post it on as corkboard reads 'What's Your Story?'
With the new year comes new resolutions, and for many writers, this means finishing or revising a story we’ve been working on. With the 5th Annual Save the Cat!®Screenplay Challenge in full swing, this also means that there’s a great opportunity to showcase your hard work.

How can you make sure that your submission stands out from the others? Luckily, the scoring criteria is no secret. The readers use 50 Points of Analysis, specific criteria adapted from the Save the Cat! Greenlight Checklist in Blake Snyder’s third book, Save the Cat! Strikes Back. In fact, understanding the Checklist can enhance your script’s chances of being a finalist.

So where do you start?

First and foremost, having a strong structure is paramount to a good script.

Structure gives a firm foundation upon which to build your story. And following the Blake Snyder Beat Sheet creates that foundation. By being certain that your story adheres to the 15 beats, your plot will hit key moments at the right time, whether it’s an action-inducing Catalyst, a Midpoint that raises the stakes with a ticking clock, or a crushing blow during the All Is Lost which forces the hero to confront their shard of glass in the Dark Night of the Soul.

A second way to help your script stand out is by examining one of the most important beats, which weaves itself throughout the script: the Theme Stated.

By having a clear thematic premise, you are letting the audience know what the story is about, as well as what the hero will learn by the end. The thematic premise is something that will be addressed by characters, helping the hero see different points of view as the promise of the premise unfolds. It’s important that the theme is restated or referenced during beats such as the Midpoint and the Dark Night of the Soul, two beats that are important signposts during the hero’s journey.

Third, as your protagonist takes this journey, there needs to be a clear sense that they are heading through the Transformation Machine.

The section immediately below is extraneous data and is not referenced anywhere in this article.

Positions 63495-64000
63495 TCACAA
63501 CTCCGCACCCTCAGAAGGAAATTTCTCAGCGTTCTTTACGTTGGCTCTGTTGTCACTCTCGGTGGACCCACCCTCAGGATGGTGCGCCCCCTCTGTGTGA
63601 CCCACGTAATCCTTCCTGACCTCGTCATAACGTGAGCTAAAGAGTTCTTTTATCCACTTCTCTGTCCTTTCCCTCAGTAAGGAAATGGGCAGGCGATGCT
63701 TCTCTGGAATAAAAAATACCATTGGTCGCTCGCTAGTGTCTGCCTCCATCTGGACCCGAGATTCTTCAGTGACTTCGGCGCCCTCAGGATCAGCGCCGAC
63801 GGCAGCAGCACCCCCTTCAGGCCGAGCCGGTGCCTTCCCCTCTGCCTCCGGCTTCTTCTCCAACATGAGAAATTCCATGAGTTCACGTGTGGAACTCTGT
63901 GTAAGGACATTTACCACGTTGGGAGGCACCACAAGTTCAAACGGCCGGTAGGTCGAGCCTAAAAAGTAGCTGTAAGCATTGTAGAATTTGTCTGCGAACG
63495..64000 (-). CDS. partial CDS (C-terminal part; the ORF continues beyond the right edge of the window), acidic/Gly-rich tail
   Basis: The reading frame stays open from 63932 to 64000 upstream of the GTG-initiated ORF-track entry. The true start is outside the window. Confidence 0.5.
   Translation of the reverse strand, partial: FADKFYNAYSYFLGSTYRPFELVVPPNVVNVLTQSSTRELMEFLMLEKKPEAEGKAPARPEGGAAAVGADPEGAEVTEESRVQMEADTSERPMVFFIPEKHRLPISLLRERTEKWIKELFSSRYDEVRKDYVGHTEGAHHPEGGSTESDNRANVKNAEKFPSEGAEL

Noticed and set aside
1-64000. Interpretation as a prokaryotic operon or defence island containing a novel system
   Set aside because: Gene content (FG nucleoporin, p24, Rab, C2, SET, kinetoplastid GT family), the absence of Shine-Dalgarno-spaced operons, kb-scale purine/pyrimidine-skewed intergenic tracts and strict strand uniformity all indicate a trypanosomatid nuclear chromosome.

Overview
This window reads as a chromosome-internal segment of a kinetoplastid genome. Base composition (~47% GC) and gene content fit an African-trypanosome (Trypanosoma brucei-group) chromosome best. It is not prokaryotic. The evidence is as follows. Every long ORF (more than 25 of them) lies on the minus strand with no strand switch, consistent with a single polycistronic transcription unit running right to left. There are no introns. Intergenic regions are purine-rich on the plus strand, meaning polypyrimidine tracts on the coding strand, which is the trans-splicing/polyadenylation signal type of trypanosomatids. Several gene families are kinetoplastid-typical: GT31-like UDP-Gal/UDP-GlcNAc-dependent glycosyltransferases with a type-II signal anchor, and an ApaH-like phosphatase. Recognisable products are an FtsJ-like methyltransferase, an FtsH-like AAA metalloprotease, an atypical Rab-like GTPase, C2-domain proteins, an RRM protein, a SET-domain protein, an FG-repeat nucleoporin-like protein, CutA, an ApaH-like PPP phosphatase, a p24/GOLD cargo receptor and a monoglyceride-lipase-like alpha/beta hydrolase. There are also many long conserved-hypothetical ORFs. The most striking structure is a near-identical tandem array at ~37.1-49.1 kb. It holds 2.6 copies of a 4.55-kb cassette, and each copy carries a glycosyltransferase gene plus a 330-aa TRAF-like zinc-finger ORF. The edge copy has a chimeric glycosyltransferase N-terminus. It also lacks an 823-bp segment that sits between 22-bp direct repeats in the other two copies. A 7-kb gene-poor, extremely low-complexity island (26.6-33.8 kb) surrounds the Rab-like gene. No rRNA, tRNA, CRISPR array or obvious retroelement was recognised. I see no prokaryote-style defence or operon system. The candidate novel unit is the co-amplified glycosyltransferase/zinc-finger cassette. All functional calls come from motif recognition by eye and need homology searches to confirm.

This is best accomplished by distinguishing between the Three Worlds that the hero goes through: their thesis, antithesis, and synthesis worlds. While they might not be literal worlds, they represent different ways of thinking or living, and they shape how your hero grows from Act One to Act Two to Act Three. The Break into Two and Break into Three beats should be clear, as they signal that the hero is passing into each new world.

Fourth, your story can demonstrate the difference among these three worlds and avoid genre confusion by being certain that it incorporates the three key elements of its genre.

If you’re writing a Rites of Passage story, it needs to have a life problem for the main character to face. After the Break into Two, they should be addressing it the wrong way until Act Three in which they find acceptance. Or, in a Golden Fleece script, the road leads the hero to explore the upside-down world of Act Two with the team as they seek their prize.

The reason these elements are so important is that they tie the narrative together with the thematic premise. In the Rites of Passage, the theme is demonstrated through their acceptance of the new way to face the life problem. In the Golden Fleece, the hero discovers that the prize that they want is not actually what they need; their need is reflected in what they learn through the Theme Stated.

Finally, your story will stand out if it has an idea that is fresh, something that takes the genre you’re writing in and does something new with it.

If you’re writing a Monster in the House script, what is a monster that we’ve never seen before? How can you make your house as confining as possible, so that things are even more difficult for the hero? Is it a Dude with a Problem story? Discover a brand new element you can bring to the innocent hero or sudden event, differentiating them from other stories that came before.

It’s no mistake that each of these five tips impacts the others. Focus on using the beats, weaving a clear thematic premise throughout them, and ensuring that the three worlds are clear as your hero passes through the Transformation Machine. Then you will find new and creative ways to elevate your story beyond what’s been done before in the genre. What a year 2023 can be!